I have argued that the agreement that exists between the seven gospel sources concerning the Minimal Jesus Hypothesis, could be explained on the basis of the common cultural idea of a ‘Messiah’. I conceded, however, that the crucifixion of the Messiah was not a part of the expectation of first century Palestinian Jews, but pointed out that the crucifixion of Jesus and surrounding events are described only in Mark and the Gospel of Peter, and not in the other gospel sources that Ehrman points us to. Thus, there is no agreement between gospel sources concerning the crucifixion of Jesus.
In any case, the Minimal Jesus Hypothesis could be transmitted, for the most part, by a single sentence:
Jesus the Messiah was crucified.
Thus, there is no need for a common textual source to explain the agreements between the various gospel sources, nor a need for an actual historical Jesus to explain these agreements.
In conceding that the common cultural idea of a ‘Messiah’ did not include the crucifixion of the Messiah, I was reflecting the general concensus of N.T. scholars that the idea of a suffering and dying Messiah was an invention of the early Christians, which departed from previous Jewish beliefs:
According to Klausner’s generally held view, the idea of messianic suffering, death, and resurrection came about only as an apology after the fact of Jesus’ death. In this view, it is simply a scandal for Christian messianic thought that Jesus was scourged and humiliated as a common rebel, despite the fact that he was the Messiah….After the Messiah Jesus’ humiliation, suffering, and death, according to this view–held by many Christian thinkers and scholars as well as Jewish ones–the theology of Jesus’ redemptive, vicarious suffering was discovered, as it were, in Isaiah 53, which was allegedly reinterpreted as referring not to the persecuted People of Israel, but to the suffering Messiah…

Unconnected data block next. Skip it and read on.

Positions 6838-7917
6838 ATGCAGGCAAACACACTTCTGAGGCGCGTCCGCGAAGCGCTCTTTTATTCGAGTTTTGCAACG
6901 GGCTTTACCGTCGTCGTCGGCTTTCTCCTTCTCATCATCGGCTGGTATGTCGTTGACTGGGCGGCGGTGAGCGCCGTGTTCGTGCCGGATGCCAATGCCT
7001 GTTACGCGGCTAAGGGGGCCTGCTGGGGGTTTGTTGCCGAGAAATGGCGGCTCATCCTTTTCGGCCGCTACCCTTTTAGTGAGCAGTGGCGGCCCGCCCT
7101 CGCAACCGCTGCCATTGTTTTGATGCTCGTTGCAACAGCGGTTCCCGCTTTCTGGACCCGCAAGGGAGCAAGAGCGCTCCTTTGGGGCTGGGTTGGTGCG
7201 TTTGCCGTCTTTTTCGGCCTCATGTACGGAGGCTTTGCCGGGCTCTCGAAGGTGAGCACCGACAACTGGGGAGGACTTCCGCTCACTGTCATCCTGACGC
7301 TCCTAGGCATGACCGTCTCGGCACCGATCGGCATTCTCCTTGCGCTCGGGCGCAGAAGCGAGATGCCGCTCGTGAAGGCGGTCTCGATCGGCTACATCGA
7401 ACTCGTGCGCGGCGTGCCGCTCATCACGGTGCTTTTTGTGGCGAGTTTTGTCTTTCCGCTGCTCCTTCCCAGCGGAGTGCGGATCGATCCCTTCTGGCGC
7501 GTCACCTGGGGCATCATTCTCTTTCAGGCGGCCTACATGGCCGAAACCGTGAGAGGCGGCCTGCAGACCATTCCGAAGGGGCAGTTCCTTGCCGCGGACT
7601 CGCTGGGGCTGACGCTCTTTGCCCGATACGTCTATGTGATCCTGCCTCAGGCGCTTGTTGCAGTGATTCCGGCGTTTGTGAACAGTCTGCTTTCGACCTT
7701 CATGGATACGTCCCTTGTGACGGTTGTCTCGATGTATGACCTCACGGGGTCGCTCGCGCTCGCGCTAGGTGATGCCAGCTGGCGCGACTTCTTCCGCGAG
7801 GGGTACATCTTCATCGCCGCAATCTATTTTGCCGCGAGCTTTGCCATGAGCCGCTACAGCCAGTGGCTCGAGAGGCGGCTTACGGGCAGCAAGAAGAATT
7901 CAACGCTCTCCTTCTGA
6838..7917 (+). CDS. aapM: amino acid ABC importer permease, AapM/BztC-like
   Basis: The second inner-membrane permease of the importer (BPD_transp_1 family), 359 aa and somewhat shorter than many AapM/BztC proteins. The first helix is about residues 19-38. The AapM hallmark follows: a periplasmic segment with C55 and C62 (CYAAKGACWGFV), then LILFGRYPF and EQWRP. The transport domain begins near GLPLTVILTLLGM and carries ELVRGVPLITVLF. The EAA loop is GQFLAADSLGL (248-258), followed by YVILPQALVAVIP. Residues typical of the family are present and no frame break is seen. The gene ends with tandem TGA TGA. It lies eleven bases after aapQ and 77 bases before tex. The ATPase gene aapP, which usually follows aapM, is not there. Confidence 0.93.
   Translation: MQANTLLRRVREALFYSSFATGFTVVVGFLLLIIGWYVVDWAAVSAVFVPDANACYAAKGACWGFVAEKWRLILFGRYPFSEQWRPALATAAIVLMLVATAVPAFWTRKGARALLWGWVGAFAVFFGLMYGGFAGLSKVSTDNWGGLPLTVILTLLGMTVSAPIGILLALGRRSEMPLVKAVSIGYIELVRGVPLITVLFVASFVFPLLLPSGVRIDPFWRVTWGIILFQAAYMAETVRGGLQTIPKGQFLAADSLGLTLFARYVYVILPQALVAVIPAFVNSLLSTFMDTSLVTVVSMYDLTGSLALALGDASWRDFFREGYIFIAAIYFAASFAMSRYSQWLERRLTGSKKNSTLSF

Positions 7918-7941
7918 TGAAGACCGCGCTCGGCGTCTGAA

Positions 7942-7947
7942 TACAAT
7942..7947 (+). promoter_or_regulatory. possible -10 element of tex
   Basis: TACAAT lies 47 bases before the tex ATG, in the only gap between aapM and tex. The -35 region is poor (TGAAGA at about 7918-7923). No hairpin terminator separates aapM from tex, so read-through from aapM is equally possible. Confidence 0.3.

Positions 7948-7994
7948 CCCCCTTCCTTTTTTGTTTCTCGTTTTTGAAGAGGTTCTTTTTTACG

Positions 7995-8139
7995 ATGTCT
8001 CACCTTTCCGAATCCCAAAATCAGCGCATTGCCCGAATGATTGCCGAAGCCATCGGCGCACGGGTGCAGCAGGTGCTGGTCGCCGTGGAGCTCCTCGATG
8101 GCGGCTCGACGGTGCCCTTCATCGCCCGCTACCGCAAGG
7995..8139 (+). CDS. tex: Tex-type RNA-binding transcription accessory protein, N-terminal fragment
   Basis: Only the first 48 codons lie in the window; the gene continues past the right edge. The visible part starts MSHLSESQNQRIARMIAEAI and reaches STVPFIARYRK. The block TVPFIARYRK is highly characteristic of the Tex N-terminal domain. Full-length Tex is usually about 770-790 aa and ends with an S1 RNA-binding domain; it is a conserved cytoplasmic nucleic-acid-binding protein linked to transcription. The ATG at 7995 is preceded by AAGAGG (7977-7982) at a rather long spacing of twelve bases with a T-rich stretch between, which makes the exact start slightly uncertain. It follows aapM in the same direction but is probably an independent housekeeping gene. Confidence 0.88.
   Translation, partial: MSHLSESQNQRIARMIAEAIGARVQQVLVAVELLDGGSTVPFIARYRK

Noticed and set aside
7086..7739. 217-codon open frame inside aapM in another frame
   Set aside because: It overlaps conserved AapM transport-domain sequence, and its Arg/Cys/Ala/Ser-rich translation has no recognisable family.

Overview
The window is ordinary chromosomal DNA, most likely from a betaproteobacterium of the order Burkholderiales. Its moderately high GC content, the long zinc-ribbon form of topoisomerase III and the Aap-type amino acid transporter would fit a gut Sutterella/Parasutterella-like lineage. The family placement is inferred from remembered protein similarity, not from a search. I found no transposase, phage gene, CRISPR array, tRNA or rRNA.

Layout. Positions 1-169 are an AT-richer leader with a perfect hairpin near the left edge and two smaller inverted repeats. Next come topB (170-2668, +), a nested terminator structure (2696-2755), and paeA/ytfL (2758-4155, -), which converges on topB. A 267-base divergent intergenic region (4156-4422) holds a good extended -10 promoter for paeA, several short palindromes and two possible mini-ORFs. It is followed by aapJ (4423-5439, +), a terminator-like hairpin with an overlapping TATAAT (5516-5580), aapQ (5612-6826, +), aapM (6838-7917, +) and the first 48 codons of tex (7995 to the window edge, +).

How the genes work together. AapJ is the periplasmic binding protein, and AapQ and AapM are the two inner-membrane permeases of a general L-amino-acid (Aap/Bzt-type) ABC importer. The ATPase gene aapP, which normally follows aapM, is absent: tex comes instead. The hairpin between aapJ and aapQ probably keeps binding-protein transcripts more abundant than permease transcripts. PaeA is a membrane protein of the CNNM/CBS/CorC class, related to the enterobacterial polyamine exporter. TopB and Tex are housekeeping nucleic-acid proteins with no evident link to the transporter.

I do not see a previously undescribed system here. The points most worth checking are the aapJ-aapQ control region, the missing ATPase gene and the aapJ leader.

(Daniel Boyarin, The Jewish Gospels, p.130-131; referring to The Messianic Idea in Israel by Joseph Klausner).
Boyarin, however, argues that the idea of a Messiah who experiences redemptive, vicarious suffering was a Jewish idea derived from midrash on the book of Daniel and Isaiah:
The notion of the humiliated and suffering Messiah was not at all alien within Judaism before Jesus’ advent, and it remained current among Jews well into the future following that–indeed well into the early modern period. The fascinating (and to some, no doubt, uncomfortable) fact is that this tradition was well documented by modern Messianic Jews, who are concerned to demonstrate that their belief in Jesus does not make them un-Jewish. Whether or not one accepts their theology, it remains the case that they have a very strong textual base for the view that the suffering Messiah is based in deeply rooted Jewish texts early and late. Jews, it seems, had no difficulty whatever with understanding a Messiah who would vicariously suffer to redeem the world. Once again, what has been allegedly ascribed to Jesus after the fact is, in fact, a piece of entrenched messianic speculation and expectation that was current before Jesus came into the world at all. That the Messiah would suffer and be humiliated was something Jews learned from close reading of the biblical texts, a close reading in precisely the style of classically rabbinic interpretation that has become known as midrash, the concordance of verses and passages from different places in Scripture to derive new narratives, images, and theological ideas. (The Jewish Gospels, p.133)
While there is no crucifixion per se in the book of Daniel nor in Isaiah, if the idea of a Messiah who would be humiliated and would suffer vicariously for the sins of others was derived or derivable from Daniel and Isaiah by first century Palestinian Jews, then, given that crucifixion was clearly one of the most humiliating and suffering-inducing forms of execution used by the Romans at that time, it is not a big stretch to see the crucifixion of Jesus as being based upon the idea of a ‘Messiah’ as shaped by Jewish midrash on Daniel (chapter 7) and Isaiah (chapter 53).
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